Breach of Trust by DiAnn Mills • Tyndale House Publishers
How Sweet It Is by Alice J. Wisler • Bethany House Publishers: a Division of Baker Publishing Group
Stand-In Groom by Kaye Dacus • Barbour Publishing
CONTEMPORARY SERIES, SEQUELS, AND NOVELLAS
Who Do I Talk To? by Neta Jackson • Thomas Nelson
The Hope of Refuge by Cindy Woodsmall • WaterBrook Multnomah Publishing Group
Daisy Chain by Mary DeMuth • Zondervan
June Bug by Chris Fabry • Tyndale House Publishers
The Passion of Mary-Margaret by Lisa Samson • Thomas Nelson
Veiled Freedom by Jeanette Windle • Tyndale House Publishers
The Familiar Stranger by Christina Berry • Moody Publishers
Fireflies in December by Jennifer Erin Valent • Tyndale House Publishers
Scared by Tom Davis • David C. Cook
A Flickering Light by Jane Kirkpatrick • WaterBrook Multnomah Publishing Group
Though Waters Roar by Lynn Austin • Bethany House Publishers: a Division of Baker Publishing Group
The Swiss Courier by Tricia Goyer & Mike Yorkey • Revell Books: a Division of Baker Publishing Group
Beyond This Moment by Tamera Alexander • Bethany House Publishers: a Division of Baker Publishing Group
A Bride in the Bargain by Deeanne Gist • Bethany House Publishers: a Division of Baker Publishing Group
The Inheritance by Tamera Alexander • Thomas Nelson
The Silent Governess by Julie Klassen • Bethany House Publishers: a Division of Baker Publishing Group
Intervention by Terri Blackstock • Zondervan
Lost Mission by Athol Dickson • Howard Books: a Division of Simon & Schuster
The Night Watchman by Mark Mynheir • WaterBrook Multnomah Publishing Group
By Darkness Hid by Jill Williamson • Marcher Lord Press
The Enclave by Karen Hancock • Bethany House Publishers: a Division of Baker Publishing Group
Valley of the Shadow by Tom Pawlik • Tyndale House Publishers
Beautiful by Cindy Martinusen-Coloma • Thomas Nelson
The Blue Umbrella by Mike Mason • David C. Cook
North! or Be Eaten by Andrew Peterson • WaterBrook Multnomah Publishing Group
Now that you’ve seen them, how many have you read? I’ve read seven (7) of these novels. Since I can throw out these categories: Young Adult, Visionary, Historical, and Historical Romance, I didn’t do too badly this year.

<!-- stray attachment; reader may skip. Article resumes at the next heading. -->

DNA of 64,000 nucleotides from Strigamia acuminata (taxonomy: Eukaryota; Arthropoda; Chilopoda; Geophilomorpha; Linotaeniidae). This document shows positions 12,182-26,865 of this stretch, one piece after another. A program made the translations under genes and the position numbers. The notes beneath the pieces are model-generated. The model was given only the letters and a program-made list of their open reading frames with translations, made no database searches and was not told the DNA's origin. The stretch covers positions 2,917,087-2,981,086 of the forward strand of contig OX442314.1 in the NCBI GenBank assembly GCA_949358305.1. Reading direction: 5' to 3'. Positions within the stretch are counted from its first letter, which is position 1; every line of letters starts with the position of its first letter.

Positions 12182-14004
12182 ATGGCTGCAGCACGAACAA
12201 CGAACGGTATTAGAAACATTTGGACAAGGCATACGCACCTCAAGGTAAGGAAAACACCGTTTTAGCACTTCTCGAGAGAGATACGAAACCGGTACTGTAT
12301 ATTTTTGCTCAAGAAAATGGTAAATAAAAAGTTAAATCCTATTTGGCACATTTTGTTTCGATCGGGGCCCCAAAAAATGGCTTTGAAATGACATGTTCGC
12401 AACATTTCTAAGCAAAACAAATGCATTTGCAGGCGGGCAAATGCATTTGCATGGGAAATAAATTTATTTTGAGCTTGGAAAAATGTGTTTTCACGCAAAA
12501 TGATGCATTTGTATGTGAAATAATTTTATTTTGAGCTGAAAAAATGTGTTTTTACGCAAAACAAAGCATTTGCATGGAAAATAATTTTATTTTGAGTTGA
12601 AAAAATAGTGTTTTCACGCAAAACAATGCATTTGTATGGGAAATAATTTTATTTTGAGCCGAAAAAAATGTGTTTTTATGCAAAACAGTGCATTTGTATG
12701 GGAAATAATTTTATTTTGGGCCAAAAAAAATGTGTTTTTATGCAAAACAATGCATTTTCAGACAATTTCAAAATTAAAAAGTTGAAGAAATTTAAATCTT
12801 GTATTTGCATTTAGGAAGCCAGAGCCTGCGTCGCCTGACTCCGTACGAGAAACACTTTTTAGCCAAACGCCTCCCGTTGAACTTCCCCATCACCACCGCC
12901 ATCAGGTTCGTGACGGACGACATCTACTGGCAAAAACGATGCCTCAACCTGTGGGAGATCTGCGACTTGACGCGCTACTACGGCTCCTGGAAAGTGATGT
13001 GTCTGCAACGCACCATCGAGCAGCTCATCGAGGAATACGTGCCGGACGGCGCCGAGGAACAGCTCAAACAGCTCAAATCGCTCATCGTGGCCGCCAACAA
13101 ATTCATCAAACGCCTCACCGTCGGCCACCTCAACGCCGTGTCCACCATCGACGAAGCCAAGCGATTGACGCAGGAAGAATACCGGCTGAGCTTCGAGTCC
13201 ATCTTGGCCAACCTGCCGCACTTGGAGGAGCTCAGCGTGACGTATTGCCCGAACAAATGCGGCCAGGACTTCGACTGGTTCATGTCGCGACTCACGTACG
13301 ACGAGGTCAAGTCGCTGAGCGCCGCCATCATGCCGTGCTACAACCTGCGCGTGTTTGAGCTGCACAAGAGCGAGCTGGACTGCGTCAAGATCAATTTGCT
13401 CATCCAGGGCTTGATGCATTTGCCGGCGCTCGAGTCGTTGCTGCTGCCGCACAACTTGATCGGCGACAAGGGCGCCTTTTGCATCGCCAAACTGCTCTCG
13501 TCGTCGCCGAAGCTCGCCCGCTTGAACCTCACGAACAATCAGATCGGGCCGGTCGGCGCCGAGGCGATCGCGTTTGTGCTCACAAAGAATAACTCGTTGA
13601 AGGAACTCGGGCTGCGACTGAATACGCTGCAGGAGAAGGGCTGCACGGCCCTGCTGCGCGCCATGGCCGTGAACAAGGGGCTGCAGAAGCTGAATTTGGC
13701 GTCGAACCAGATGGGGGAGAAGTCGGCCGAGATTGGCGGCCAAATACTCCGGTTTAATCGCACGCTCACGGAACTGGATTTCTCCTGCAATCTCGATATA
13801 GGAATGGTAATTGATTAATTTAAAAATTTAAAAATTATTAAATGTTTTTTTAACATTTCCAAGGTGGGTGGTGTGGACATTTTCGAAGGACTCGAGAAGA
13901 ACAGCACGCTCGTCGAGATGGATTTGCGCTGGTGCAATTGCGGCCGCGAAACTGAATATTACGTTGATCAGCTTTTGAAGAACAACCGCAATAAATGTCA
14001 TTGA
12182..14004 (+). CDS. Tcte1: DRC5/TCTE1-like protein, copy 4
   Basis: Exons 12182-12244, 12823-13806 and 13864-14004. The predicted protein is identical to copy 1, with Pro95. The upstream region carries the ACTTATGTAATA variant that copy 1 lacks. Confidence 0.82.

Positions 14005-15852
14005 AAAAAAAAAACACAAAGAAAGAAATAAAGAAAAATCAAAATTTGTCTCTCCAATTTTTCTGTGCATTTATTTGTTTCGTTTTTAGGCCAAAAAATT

My comments on this award are meaningless, but I’m going to make them anyway. While I think it’s a potentially meaningful award and has become somewhat prestigious in Christian literature, it’s widely speculated that this award doesn’t necessarily compute to sales.
Someone correct me if I’m wrong here but I think the publisher has to submit the novel for competition. I don’t know the criteria or the standards for judging the novels, but the list of nominees has often left me . . . wondering.
For the life of me, I cannot figure out how Athol Dickson’s novel Lost Mission made it into the “Suspense” category, much like in the past when he won the award for River Rising but competed against Robert Liparulo’s genuine thriller Comes A Horseman. I mean, come on. There is no way those two novels should’ve been in the same category. And to put this novel in with the true suspense stories of Terri Blackstock’s Intervention and Mark Mynheir’s The Night Watchman? Well, makes zero sense to me. Lost Mission belongs in Contemporary Standalone.
So, I also find it particularly noteworthy that I, writer of contemporary romance novels, have read none, as in NONE, of the Contemporary Romance category novels but have read all of the Suspense category nominees. In the Contemporary Series, Sequels, and Novellas category I’ve read Mary DeMuth’s Daisy Chain in her Defiance, Texas, Trilogy, waiting on her final novel in the series. In the Contemporary Standalone category I’ve read June Bug by Chris Fabry and The Passion of Mary-Margaret by Lisa Samson, and Veiled Freedom by Jeanette Windle is on my TBR pile. In the First Novel category I’ve read Familiar Stranger by Christina Berry.
I have to say one of the finest novels I’ve ever read is Lisa Samson’s The Passion of Mary-Margaret. When I attach the word “profound” to a novel, I mean it. There are few that earn this distinction from me, but the handful that do deserve it in every sense of the word. And I think Chris Fabry is one of the best writers in Christian fiction today. June Bug is a touching, meaningful piece of literature written by a wordsmith.
Both Intervention by Terri Blackstock and Mark Mynheir’s The Night Watchman were excellent suspense stories and deserve their nominations. I’m of the opinion that the committee needs to add a category for Thrillers, but who am I?
Father, thank you for the honors given to your writers. Bless their continued efforts to fulfill their callings in your kingdom. In the Name of Jesus, Amen.